As readers we get ‘impressions’ of writers and books–sometimes this comes from browsing or reading reviews, and sometimes vague impressions are created just from looking at covers. Occasionally, those impressions are challenged and then, for one reason or another, readers take the plunge and try a novel written by an author we’ve bypassed for years. And that brings me to Mary Wesley … an author I decided was too romancey, too ‘nice,’ too upper-crusty for me, and I’m happy to say that after reading A Dubious Legacy I was wrong about Mary Wesley.
The novel, which spans almost 50 years, opens during WWII with Henry Tillotson bringing his new bride, Margaret, back to his country estate, Cotteshaw. We don’t know anything about their courtship, but we can tell almost immediately that this marriage is a horrible mistake. Henry picks up his bride from the station with a horse and trap. She hates horses, and with no small display of umbrage, bad temper, and yes, pure bitchiness, takes the taxi.
Shortly, Henry returns to the war and Margaret, who is perfectly healthy, takes to her bed. Choosing invalidism out of spite, she refuses, except on rare disastrous occasions, to leave the bedroom.
Margaret’s talent is finding the weak spot and inserting the stiletto.
Fast forward to the 50s and Henry invites two young men, James and Matthew to a country weekend along with the girls they intend to propose to: Barbara and Antonia. Both matches have an element of convenience. The young women want to escape dreary homes and enjoy material comfort, and for their part, James and Matthew have their own secrets.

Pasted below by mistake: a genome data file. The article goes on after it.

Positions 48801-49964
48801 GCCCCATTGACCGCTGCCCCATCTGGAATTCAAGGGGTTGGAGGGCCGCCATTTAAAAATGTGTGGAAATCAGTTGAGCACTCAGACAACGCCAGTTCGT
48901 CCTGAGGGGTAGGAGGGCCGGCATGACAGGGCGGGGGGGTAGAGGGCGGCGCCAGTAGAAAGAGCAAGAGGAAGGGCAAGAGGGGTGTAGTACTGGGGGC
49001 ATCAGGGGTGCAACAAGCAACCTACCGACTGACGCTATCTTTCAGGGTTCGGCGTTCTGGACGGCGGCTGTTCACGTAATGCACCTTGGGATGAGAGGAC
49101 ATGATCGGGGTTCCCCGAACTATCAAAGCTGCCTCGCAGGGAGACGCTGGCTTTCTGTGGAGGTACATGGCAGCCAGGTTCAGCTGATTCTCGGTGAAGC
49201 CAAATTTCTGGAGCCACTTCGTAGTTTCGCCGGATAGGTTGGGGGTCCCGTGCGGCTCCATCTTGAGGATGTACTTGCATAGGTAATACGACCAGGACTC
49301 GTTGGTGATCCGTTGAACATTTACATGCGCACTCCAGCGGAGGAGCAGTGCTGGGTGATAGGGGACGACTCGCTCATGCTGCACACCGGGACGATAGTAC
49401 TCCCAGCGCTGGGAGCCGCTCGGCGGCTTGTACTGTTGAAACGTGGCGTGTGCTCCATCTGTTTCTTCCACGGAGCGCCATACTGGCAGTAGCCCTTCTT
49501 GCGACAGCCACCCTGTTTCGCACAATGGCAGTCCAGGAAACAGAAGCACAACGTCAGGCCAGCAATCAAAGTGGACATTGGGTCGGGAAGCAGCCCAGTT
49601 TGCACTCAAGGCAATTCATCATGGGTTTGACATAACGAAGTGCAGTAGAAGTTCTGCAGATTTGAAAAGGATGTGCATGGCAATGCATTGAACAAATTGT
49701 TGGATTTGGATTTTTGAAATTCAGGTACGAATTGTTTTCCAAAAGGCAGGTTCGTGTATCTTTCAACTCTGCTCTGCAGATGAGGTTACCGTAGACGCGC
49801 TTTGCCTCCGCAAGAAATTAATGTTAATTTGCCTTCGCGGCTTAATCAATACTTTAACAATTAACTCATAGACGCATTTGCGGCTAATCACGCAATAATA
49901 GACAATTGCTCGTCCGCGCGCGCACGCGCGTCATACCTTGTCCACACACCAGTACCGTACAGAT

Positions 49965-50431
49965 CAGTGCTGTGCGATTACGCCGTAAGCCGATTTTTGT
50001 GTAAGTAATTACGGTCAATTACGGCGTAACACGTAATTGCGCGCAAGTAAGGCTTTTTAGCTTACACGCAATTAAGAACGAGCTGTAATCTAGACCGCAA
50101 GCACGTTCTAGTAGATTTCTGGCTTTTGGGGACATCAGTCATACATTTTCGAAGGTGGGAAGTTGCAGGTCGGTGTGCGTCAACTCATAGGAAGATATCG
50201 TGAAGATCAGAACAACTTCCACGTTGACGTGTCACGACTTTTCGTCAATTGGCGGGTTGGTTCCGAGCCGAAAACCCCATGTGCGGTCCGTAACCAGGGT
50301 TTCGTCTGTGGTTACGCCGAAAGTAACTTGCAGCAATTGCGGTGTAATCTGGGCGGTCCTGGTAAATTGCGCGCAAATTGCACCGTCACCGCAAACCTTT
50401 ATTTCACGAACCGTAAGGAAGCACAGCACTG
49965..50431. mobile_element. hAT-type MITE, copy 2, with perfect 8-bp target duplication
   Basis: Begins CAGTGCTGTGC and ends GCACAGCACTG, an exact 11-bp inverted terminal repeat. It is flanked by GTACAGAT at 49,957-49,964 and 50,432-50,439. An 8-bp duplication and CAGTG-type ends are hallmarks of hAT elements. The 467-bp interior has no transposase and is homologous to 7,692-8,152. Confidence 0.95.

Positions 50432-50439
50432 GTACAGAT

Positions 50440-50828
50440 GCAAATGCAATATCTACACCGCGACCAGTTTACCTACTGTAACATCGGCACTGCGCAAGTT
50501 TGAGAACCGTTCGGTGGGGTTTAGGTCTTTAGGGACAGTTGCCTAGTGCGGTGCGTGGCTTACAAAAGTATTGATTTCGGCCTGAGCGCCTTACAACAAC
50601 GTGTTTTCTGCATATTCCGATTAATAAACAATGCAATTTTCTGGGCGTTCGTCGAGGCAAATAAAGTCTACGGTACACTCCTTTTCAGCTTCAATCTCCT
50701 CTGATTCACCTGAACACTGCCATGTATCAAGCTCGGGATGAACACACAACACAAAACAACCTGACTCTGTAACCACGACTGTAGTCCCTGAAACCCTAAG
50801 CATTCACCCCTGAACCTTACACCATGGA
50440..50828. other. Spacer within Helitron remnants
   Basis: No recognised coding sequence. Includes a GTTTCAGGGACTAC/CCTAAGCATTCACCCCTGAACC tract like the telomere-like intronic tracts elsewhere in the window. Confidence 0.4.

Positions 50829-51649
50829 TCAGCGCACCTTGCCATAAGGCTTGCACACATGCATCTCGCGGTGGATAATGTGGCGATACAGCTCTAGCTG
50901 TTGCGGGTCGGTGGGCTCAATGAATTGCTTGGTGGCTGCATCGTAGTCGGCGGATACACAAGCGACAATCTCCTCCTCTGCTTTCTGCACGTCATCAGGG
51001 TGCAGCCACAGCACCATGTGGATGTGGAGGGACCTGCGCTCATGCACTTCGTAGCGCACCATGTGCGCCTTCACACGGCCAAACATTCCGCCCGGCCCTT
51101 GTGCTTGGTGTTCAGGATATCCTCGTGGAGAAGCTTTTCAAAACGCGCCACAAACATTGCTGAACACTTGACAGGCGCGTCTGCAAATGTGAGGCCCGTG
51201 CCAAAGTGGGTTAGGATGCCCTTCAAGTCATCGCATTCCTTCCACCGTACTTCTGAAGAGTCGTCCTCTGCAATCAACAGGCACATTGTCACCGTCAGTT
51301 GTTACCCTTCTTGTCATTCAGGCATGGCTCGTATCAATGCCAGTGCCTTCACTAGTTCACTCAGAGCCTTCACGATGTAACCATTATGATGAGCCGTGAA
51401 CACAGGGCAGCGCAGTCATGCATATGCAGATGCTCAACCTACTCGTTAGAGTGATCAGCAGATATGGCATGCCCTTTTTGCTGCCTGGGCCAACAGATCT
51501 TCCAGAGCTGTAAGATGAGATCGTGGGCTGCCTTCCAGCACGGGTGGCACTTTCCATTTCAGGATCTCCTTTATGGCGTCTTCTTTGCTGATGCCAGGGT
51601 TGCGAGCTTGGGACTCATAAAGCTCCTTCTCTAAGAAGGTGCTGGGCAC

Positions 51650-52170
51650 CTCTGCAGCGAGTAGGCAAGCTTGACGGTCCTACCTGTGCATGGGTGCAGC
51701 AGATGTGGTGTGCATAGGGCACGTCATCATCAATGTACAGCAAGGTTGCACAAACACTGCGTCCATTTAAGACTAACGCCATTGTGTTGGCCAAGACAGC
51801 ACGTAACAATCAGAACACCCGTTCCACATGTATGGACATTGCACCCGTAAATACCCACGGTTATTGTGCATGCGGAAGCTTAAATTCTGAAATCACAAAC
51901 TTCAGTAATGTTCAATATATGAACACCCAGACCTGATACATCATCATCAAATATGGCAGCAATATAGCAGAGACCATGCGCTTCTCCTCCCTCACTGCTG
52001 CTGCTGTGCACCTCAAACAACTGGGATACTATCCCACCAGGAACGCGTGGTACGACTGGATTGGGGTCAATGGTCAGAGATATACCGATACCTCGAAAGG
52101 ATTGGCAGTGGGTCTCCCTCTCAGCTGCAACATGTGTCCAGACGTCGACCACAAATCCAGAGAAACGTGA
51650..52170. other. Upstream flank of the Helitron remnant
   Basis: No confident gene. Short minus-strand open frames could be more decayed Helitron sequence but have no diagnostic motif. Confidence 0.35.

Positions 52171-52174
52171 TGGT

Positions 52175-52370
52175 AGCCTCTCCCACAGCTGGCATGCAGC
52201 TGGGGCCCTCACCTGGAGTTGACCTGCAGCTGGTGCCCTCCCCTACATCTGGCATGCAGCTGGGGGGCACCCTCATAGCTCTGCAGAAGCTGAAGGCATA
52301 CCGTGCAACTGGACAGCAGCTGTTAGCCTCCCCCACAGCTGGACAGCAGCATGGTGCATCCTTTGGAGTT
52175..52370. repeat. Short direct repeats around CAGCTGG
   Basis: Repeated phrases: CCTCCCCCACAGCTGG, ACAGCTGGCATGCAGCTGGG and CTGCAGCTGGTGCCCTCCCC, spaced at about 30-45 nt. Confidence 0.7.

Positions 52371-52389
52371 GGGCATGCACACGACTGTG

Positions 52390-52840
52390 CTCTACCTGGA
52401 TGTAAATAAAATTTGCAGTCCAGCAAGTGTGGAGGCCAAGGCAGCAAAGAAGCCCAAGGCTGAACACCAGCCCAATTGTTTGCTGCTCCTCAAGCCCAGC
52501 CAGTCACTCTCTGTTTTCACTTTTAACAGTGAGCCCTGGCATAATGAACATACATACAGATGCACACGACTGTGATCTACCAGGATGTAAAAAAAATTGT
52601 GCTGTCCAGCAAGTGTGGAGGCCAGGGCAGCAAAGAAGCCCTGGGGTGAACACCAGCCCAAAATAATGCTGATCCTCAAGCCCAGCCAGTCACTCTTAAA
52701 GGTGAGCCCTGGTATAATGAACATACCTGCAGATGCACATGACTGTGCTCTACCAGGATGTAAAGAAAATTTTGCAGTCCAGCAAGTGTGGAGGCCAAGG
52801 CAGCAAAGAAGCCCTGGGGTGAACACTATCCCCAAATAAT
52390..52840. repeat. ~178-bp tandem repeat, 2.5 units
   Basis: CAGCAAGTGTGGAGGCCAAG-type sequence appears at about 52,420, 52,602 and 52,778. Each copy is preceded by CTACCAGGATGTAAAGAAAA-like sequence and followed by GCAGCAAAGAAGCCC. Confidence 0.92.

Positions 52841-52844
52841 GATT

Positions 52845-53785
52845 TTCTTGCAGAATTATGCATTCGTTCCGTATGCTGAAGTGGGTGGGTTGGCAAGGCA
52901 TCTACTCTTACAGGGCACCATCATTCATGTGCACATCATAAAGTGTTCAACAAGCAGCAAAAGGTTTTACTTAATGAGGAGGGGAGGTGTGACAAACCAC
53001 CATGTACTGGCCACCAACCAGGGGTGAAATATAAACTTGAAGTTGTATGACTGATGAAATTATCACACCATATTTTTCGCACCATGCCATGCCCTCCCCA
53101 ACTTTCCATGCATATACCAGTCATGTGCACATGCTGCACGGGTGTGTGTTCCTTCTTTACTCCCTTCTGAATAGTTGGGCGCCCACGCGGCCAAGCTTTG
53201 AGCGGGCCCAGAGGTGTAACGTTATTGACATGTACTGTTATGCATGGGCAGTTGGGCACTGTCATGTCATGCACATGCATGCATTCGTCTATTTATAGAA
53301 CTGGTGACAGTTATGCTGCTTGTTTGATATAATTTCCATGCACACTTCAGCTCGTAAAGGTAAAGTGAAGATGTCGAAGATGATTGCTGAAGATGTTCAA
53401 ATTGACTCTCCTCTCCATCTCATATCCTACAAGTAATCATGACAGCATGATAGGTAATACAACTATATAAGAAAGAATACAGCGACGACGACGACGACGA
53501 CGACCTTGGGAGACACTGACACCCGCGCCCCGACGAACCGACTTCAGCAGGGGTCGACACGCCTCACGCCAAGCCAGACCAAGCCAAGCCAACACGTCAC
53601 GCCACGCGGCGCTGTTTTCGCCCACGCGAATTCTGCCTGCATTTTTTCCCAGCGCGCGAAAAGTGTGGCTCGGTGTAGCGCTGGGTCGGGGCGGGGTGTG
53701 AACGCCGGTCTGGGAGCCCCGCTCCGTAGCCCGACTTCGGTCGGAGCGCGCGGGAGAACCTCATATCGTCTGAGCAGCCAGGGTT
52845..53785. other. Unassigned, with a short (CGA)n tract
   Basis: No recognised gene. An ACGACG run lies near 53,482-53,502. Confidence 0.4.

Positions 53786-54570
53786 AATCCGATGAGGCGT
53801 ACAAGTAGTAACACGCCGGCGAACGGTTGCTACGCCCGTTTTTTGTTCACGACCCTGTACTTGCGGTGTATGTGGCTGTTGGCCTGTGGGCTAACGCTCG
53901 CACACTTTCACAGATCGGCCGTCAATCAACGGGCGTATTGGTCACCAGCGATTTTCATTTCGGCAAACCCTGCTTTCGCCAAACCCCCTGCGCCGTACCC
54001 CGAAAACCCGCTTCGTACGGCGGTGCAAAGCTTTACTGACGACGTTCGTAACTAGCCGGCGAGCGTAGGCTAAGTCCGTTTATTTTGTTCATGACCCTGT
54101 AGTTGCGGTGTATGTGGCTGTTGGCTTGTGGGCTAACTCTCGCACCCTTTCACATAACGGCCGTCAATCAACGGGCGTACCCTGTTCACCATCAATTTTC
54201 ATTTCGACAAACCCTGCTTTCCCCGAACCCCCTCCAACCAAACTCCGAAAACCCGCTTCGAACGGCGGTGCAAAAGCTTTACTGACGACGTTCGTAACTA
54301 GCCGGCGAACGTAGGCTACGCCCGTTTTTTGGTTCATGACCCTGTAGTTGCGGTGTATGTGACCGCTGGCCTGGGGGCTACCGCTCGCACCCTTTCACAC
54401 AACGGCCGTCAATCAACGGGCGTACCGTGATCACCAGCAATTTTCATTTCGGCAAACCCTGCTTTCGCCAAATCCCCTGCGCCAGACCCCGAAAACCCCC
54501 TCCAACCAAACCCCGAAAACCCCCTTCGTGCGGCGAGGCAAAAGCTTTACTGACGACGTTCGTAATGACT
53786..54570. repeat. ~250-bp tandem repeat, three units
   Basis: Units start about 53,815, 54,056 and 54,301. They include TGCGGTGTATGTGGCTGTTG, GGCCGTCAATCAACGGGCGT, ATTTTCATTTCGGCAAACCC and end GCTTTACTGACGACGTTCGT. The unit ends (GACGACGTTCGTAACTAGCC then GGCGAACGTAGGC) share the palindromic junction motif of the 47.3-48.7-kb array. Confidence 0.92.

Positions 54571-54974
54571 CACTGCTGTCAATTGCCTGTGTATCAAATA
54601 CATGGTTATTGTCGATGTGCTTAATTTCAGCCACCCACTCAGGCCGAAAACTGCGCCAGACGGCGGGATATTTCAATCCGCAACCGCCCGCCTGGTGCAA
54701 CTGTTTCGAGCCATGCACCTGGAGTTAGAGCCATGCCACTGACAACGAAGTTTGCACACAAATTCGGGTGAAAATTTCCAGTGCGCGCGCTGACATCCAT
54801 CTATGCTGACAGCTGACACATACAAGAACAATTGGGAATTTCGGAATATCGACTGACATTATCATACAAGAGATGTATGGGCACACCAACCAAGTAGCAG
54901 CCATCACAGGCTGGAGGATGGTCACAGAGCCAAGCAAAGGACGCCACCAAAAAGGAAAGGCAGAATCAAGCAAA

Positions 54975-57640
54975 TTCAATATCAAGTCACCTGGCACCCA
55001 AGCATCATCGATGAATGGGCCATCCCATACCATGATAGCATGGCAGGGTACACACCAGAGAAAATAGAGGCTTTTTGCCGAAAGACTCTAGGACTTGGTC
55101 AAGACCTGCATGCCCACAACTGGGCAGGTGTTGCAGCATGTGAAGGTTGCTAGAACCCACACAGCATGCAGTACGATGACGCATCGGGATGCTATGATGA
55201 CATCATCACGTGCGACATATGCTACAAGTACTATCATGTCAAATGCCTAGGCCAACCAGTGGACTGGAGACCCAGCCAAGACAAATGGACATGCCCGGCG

A large part of the novel involves a dinner party Henry arranges and its disastrous outcome. The rest of the novel is the fallout from that event.
I liked A Dubious Legacy but didn’t love it. The beginning, with the ‘two Jonathans’ was a little rough, but the novel smoothed out after that. At one point I thought I’d enjoy this as much, let’s say, as the novels of Margaret Forster, but while the lives of the characters are interesting, there’s really no deeper message here except perhaps the way one horrible person, with their nastiness, can hold others hostage.
I liked the nastiness/ pettiness of some the characters and the way Wesley isn’t afraid to show the dark thoughts of Henry, the titular hero. I still can’t decide if Margaret, who tells the most terrible lies about Henry (he’s impotent, he tried to rape her, he has sex with the horses), was mad or malicious (after the incident with the Cockatoo, I lean towards the former). I was a bit annoyed by everyone’s attempts to get Margaret OUT of her bedroom, as historically it’s proven that bad things happen when she mingles. Frankly they would have been better off leaving her in her “brothel” designed bedroom. Perhaps the sensible thing to do would have been to lock the door and throw away the key.
Finally, the novel’s light humour really adds to what could have been a depressing scenario. At one point, Henry contemplates divorce and seeks legal advice:
Counsel, when consulted, had suggested that since adultery and desertion were in the eyes of the law the only cause for divorce, he should sue his wife for the restitution of conjugal rights. “That will get things moving.”
Appalled by the suggestion, he had exclaimed, “That’s the last thing I want!”